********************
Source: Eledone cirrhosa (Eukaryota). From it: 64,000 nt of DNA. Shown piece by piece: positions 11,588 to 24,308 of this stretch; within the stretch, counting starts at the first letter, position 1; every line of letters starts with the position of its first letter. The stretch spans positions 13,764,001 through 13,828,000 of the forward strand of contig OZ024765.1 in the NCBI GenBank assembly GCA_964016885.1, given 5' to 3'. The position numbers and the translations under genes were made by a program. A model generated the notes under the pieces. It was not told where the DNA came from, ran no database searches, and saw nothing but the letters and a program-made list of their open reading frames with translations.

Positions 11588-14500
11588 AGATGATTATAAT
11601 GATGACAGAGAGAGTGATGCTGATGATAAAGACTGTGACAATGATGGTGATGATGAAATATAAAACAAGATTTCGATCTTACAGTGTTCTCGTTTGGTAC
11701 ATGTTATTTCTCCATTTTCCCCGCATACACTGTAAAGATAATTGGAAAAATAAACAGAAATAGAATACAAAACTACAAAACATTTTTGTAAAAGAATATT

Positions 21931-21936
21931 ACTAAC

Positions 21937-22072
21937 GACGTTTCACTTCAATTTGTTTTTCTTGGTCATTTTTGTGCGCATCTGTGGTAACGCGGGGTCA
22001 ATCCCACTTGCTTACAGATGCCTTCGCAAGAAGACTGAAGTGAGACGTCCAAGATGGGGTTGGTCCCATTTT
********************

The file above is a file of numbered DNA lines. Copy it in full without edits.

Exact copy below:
Source: Eledone cirrhosa (Eukaryota). From it: 64,000 nt of DNA. Shown piece by piece: positions 11,588 to 24,308 of this stretch; within the stretch, counting starts at the first letter, position 1; every line of letters starts with the position of its first letter. The stretch spans positions 13,764,001 through 13,828,000 of the forward strand of contig OZ024765.1 in the NCBI GenBank assembly GCA_964016885.1, given 5' to 3'. The position numbers and the translations under genes were made by a program. A model generated the notes under the pieces. It was not told where the DNA came from, ran no database searches, and saw nothing but the letters and a program-made list of their open reading frames with translations.

Positions 11588-14500
11588 AGATGATTATAAT
11601 GATGACAGAGAGAGTGATGCTGATGATAAAGACTGTGACAATGATGGTGATGATGAAATATAAAACAAGATTTCGATCTTACAGTGTTCTCGTTTGGTAC
11701 ATGTTATTTCTCCATTTTCCCCGCATACACTGTAAAGATAATTGGAAAAATAAACAGAAATAGAATACAAAACTACAAAACATTTTTGTAAAAGAATATT

Positions 21931-21936
21931 ACTAAC

Positions 21937-22072
21937 GACGTTTCACTTCAATTTGTTTTTCTTGGTCATTTTTGTGCGCATCTGTGGTAACGCGGGGTCA
22001 ATCCCACTTGCTTACAGATGCCTTCGCAAGAAGACTGAAGTGAGACGTCCAAGATGGGGTTGGTCCCATTTT